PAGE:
Understand payroll taxes
Each country has different tax laws, both in the amount remitted and the payment procedure. For example, countries like Portugal and Belgium apply progressive taxation, while other countries like Romania, Kazakhstan, Bolivia, Hungary, and Lithuania have flat tax rates. Others like the Bahamas, Monaco, Bermuda and the United Arab Emirates (UAE) don't withhold personal income tax. Understanding these differences in regulations will help you comply with the tax regulations of the countries you're hiring from.
In addition, keep up with state and federal tax regulations changes and update your company’s payroll processes to align with the new policies.
File appropriate taxes
Once you’ve understood payroll taxes, the next step is to file taxes with the relevant authorities on behalf of your employees. Typically, you’ll need to send information to social security and tax authorities informing them of the amount you've deducted from your employee's gross salary and the portion of that sum that is to be remitted to them.
Different countries handle tax processing differently. Some countries require you to withhold tax and social contributions monthly and then file them annually as a single return, while others require you to submit a filing after the close of each payroll, meaning you’ll need a real-time reporting system.
Keep your records
Before paying your global team, you’ll need to collect personal data, such as name and address, bank account details, and social security numbers. This information is sensitive and needs to be stored and protected in line with country-specific data compliance regulations.
Also, keep accurate records of the entire payroll process, as situations may arise when you need to access those records. An example is when an employee disputes their pay or when a government regulatory body asks to see reports as part of their compliance checks. Without proper records, you may end up running into compliance issues.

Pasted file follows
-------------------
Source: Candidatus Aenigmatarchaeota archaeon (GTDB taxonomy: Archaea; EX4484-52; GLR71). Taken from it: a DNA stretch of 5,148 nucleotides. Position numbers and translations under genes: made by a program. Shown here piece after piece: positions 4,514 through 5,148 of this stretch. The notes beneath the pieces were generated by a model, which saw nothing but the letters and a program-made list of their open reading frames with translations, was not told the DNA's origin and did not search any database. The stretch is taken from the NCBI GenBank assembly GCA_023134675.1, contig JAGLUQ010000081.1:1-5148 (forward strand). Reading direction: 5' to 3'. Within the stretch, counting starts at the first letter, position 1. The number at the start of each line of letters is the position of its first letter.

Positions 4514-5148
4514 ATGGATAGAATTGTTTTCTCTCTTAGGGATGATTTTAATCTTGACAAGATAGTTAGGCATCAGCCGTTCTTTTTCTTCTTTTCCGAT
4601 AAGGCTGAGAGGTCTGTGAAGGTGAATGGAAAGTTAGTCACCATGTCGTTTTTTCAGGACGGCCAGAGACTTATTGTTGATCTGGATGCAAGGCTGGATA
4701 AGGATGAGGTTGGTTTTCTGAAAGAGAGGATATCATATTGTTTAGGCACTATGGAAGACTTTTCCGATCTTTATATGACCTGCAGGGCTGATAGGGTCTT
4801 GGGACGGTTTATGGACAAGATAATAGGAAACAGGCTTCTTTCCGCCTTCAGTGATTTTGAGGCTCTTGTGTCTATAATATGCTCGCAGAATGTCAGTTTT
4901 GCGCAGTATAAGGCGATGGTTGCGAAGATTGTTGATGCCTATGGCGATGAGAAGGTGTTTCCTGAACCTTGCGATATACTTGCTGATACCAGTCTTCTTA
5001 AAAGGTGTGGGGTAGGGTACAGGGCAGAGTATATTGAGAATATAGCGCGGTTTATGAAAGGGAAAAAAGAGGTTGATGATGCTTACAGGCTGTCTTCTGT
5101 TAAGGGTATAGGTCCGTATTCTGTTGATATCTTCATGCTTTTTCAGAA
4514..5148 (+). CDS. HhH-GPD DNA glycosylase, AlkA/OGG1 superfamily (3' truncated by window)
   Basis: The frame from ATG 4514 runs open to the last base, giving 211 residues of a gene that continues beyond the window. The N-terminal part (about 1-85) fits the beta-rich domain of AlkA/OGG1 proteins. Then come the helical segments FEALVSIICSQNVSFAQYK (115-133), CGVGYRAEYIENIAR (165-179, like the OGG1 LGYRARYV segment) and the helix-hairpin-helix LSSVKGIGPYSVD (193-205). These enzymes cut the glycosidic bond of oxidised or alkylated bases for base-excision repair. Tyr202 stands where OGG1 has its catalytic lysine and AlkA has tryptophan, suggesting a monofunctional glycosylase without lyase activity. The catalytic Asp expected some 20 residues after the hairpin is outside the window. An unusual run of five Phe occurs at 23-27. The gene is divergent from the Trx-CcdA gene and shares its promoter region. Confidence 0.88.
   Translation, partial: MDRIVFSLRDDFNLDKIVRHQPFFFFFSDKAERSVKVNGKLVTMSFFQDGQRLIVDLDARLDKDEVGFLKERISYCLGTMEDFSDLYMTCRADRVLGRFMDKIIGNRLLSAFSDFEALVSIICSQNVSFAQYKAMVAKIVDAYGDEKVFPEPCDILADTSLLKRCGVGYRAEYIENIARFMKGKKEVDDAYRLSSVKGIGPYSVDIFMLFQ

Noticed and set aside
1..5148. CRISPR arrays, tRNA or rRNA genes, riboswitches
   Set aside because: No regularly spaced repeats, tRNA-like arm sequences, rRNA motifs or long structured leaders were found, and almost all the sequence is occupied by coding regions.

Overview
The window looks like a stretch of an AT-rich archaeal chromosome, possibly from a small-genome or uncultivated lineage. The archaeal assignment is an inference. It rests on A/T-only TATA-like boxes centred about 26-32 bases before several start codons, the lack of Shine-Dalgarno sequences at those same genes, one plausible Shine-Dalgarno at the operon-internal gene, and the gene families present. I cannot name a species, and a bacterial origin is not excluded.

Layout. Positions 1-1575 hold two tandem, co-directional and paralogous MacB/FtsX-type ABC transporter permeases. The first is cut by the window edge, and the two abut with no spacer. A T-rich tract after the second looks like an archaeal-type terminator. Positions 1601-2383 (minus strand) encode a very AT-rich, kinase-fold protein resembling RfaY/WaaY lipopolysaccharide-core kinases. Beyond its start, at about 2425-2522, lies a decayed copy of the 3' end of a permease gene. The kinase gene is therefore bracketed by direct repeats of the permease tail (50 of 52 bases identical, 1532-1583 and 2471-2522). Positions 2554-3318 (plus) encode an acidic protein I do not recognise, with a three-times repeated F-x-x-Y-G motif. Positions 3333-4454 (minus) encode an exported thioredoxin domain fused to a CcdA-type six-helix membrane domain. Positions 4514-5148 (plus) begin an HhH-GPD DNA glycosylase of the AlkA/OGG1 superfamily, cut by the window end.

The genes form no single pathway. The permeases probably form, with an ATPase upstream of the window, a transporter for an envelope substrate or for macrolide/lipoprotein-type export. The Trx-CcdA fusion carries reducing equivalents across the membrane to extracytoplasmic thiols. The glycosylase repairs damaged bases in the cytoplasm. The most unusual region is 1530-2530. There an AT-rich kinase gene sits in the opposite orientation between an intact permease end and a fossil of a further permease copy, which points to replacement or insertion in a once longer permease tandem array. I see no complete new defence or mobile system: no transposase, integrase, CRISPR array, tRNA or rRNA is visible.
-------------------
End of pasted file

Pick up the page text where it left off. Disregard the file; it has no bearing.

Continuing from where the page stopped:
How to Process International Payroll Efficiently
While it may be possible to process payroll in-house for several workers, the process becomes more complex as your workforce grows. Below are options you can use for international payroll management.
If you’re processing payroll manually or using old, outdated payroll software, the entire payroll process becomes slow, and there's a likelihood of making mistakes. This is why your business needs to invest in modern, advanced payroll software. These payroll software platforms are availed mainly by global payroll providers.
Payroll software platforms are scalable, meaning they can facilitate payments to large and small teams quickly and smoothly. Also, the software allows you to collect, monitor, and organize data in a single unified dashboard, thus promoting data consolidation and transparency.
Here are other benefits of payroll software:
- 24/7 easy access to payroll data
- Increased data accuracy when processing payroll
- Save time by using automated features
- Access to in-house payroll experts when you need help
Partner with an EOR
International payroll outsourcing to an employer of record (EOR) is a great option if you want to hire an employee from another country without having to set up a local entity. The EOR acts as the employer and is responsible for handling all aspects of payroll, including employee contracts, payroll, benefits, and timesheets.